I mentioned yesterday that I had the urge to kiss a man I’d never spoken with before. While that may sound shocking, I’ve got a worse confession:
Sometimes I’m sitting across the table or the room from my children–particularly the older four, who are turning into actual people–and I have this surge of maternal pride, and I think, “You know, I could just kiss you, right in the middle of the forehead. You are that awesome.”
But I don’t. Ever.
Not kissing the man on the airplane? Totally understandable. My own children? See, that’s where it gets fuzzy.
Here’s what I want to know: What day, precisely, did I stop touching my children? When did I go from rocking them to sleep and chucking them under the chin to… this? When did we pass the point of no return?
And let me assure you that there really is a point of no return. If my mother were to kiss me on the forehead at this point, I’d be pretty freaked out. (No seriously, Mom. Don’t do it. I’ll move to Kentucky, and then you’ll have to live out the rest of your life in guilt that I no longer have a job.)
Honestly, I’m pretty uncomfortable even with hugs. Particularly if we know each other very well. Strangers in distress? Not a problem. Elderly women I know only by name? Totally fine. My own children? Not a chance. In fact, you can probably measure my affection for you by the inverse of how many times I’ve hugged you in the past thirty years.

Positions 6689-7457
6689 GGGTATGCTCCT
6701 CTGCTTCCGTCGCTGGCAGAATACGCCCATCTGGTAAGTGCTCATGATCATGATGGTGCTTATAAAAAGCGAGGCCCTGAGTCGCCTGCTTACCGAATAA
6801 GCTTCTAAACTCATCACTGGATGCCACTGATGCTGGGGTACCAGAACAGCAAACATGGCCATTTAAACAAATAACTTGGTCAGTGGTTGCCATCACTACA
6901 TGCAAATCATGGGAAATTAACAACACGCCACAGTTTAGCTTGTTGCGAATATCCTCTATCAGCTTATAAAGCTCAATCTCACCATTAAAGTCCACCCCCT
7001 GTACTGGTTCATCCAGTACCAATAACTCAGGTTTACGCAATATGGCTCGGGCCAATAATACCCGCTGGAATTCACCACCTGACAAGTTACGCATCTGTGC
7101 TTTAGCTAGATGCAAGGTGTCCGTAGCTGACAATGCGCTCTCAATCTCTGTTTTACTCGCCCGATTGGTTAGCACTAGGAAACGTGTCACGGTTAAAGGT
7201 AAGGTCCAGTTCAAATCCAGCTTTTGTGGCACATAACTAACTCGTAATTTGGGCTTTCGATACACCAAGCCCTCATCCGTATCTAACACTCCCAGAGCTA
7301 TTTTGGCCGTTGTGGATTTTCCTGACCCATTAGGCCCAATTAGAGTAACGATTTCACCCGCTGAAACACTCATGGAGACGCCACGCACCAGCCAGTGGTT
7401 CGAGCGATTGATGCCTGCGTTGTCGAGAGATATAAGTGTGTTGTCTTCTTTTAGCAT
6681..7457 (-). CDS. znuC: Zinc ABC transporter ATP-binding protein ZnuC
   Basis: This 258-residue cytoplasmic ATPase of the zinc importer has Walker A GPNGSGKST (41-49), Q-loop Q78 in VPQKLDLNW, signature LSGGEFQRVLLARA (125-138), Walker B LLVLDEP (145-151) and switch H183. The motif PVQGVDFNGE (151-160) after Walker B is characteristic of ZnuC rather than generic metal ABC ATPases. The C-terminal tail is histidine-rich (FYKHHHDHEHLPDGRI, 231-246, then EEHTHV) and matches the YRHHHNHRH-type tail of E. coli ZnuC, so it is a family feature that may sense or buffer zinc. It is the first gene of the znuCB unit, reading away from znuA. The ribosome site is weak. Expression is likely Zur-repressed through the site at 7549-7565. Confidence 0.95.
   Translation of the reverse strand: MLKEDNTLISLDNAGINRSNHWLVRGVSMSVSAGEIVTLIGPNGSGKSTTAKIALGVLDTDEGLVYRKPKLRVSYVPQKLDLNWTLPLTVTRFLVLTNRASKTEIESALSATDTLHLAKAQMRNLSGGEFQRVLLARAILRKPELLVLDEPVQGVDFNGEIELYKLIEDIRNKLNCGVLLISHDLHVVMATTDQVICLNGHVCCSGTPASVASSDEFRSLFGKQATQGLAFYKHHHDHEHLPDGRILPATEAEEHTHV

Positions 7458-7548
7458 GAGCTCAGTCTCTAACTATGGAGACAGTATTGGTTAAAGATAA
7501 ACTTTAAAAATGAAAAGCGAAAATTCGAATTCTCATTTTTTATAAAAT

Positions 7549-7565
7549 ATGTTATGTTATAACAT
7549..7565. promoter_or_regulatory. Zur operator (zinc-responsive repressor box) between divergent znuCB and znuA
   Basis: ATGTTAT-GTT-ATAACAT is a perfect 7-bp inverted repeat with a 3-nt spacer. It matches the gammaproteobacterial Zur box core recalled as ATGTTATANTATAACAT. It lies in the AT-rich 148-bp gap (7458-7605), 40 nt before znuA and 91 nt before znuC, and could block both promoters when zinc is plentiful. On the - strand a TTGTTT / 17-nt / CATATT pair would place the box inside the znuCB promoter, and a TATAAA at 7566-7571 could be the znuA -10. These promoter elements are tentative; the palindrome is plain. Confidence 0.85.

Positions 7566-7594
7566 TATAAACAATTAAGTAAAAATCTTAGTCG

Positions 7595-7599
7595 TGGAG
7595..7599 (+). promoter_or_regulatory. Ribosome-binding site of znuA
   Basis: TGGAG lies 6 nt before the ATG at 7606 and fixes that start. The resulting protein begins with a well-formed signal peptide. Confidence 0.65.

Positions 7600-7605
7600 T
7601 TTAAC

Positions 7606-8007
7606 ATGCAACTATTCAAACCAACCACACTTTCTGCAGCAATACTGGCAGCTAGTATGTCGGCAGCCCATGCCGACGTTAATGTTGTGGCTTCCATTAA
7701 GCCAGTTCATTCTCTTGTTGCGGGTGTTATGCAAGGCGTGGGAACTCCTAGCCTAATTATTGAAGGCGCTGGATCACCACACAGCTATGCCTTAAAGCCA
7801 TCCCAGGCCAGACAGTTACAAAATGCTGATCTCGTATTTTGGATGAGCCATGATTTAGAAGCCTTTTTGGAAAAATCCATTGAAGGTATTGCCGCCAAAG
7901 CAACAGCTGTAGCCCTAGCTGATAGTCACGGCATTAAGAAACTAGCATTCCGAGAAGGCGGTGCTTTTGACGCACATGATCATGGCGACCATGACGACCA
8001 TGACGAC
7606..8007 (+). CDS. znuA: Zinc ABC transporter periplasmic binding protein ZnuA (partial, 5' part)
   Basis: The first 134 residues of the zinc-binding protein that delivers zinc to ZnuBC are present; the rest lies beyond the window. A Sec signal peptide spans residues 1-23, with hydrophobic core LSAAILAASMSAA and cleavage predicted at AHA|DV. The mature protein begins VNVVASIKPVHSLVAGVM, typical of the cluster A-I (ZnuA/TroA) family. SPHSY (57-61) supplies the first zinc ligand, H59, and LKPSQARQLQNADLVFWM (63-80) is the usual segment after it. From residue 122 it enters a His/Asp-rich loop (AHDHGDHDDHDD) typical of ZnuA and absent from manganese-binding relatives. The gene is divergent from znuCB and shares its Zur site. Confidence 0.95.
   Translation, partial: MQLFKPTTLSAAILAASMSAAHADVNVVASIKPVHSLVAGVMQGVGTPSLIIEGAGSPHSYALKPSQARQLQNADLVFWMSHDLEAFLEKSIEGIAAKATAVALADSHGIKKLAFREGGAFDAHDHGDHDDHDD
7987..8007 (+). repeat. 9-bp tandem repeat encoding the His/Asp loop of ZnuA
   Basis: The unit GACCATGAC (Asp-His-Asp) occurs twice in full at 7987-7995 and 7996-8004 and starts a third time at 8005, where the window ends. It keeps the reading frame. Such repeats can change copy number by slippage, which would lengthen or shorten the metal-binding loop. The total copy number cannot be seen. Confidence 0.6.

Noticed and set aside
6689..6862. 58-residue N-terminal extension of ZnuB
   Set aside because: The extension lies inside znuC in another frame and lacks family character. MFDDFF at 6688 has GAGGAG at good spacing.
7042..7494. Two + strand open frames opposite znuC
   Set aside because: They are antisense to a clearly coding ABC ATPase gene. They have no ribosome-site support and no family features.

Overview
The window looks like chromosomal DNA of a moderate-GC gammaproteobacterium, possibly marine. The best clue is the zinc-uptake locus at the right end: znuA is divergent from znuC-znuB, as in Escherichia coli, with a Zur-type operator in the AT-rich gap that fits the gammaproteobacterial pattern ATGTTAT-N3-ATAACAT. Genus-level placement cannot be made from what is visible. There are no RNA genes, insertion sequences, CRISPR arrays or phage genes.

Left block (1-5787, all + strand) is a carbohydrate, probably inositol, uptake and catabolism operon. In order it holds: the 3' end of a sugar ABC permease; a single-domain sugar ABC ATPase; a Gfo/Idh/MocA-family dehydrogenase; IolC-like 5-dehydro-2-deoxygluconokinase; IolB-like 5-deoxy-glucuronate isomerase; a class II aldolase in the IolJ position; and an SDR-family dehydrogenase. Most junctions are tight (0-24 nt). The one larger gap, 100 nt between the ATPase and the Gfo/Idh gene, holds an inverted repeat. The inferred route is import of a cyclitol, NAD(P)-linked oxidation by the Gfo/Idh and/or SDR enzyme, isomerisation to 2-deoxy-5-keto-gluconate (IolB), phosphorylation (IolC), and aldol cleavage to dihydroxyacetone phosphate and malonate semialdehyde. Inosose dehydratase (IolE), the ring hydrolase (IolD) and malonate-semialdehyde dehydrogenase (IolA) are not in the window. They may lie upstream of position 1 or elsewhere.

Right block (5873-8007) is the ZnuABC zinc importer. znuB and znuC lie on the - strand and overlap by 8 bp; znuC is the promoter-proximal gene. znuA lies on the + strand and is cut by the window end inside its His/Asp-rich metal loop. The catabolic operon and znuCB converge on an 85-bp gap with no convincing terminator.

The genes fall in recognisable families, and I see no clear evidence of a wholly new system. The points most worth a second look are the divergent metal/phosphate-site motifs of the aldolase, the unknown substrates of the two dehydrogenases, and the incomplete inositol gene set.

I know it doesn’t make any sense. But that’s how it is. I wish it were different, but I’ve genuinely tried to be one of those touchy-feely types, and it’s like trying to inhale oatmeal. Through my nostrils.
My point is this–I don’t think it had to be this way. My point is that if you have little children you are rocking right now, don’t ever let that last hug happen. Pull them down on your lap every day for the rest of their lives–because if you stop, even for a nanosecond, they will morph into adults, and then if you hug them, they’ll mostly want to punch you.
I’m not saying you can’t have a good relationship without, you know, hugging, because I think I have a pretty good one with my adult and almost adult children.But I am starting to foresee some possibly awkward moments: you know–those times when families typically hug each other? Weddings. Funerals. Significant departures.
There aren’t very many good replacements for a hug as a socially acceptable way to say goodbye. You don’t think about that when your children are small. You plan ahead for the tuition and the plane fare and the empty bedroom; you don’t think about how you’re going to say goodbye at the boarding gate, or hello two years later. You know? So just… don’t quit. That’s all. You’re welcome.